Concentrated Indian flavors require a palate cleanser

When I go out to eat at an Indian restaurant, I end up feeling very full and slightly amnesiac. There was probably a saag paneer here, a chicken dish there and maybe, just maybe, chai. I noticed that people might disagree with my experiences since this Slate journalist loves saag paneer.

Small plates are becoming more popular in Indian cuisine, including in New York City’s Little India with Graffiti (Thanks for the pointer, Eileen!). D.C. is a part of the bandwagon, too. I was worried that the small plates would bring similar flavors to my previous experiences, but the small plates couldn’t have been more different. That’s a good thing. I would recommend drinking tea to wash it all down, though. The flavors are really strong.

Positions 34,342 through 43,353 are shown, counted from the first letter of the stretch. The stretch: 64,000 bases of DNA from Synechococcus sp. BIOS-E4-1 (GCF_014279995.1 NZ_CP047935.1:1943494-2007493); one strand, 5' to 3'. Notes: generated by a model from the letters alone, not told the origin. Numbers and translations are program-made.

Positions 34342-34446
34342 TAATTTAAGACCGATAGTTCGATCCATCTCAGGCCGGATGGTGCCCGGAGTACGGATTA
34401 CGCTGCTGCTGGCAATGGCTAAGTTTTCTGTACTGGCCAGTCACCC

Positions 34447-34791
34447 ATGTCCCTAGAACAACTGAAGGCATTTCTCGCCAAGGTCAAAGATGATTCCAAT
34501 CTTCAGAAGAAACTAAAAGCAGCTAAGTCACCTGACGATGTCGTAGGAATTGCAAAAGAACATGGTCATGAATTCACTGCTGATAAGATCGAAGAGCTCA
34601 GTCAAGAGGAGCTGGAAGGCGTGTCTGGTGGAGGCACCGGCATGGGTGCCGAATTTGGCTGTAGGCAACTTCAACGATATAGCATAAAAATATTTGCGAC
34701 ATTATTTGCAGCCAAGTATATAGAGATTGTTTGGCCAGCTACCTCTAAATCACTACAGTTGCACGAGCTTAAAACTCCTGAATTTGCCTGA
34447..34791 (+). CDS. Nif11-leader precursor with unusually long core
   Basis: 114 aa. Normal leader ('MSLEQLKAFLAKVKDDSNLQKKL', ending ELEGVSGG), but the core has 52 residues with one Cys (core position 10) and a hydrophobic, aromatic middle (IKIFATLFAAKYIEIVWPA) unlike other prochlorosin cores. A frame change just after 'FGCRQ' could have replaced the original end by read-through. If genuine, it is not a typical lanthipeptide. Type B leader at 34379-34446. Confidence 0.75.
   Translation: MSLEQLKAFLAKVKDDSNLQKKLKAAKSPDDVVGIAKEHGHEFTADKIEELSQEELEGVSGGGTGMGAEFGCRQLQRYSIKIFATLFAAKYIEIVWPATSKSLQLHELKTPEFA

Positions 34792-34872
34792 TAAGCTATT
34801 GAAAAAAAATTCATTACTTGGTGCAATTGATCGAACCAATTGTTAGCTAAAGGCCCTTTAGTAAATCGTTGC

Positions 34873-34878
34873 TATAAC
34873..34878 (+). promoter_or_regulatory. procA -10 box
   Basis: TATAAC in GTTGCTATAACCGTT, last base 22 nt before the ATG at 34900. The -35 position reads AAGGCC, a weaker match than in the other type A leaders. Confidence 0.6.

Indique Heights

The small plates option is available from 4 p.m. until 7 p.m., every day of the week. I went there on a recent Saturday afternoon, and I found the place devoid of clientele. Hostess Jillian Justice said that the lack of patrons was because later times and weekdays invite larger crowds.

The Executive Chef, Silvaraman Balamurugan, was my bartender that afternoon, so I asked him about the pairings I could combine with the dishes I ordered. He suggested a tamarind margarita because it’s hot and sweet and would match the tamarind flavor in the dishes I ordered. He also suggested a drink called hot passion, which features jalapeño and passion fruit flavors.

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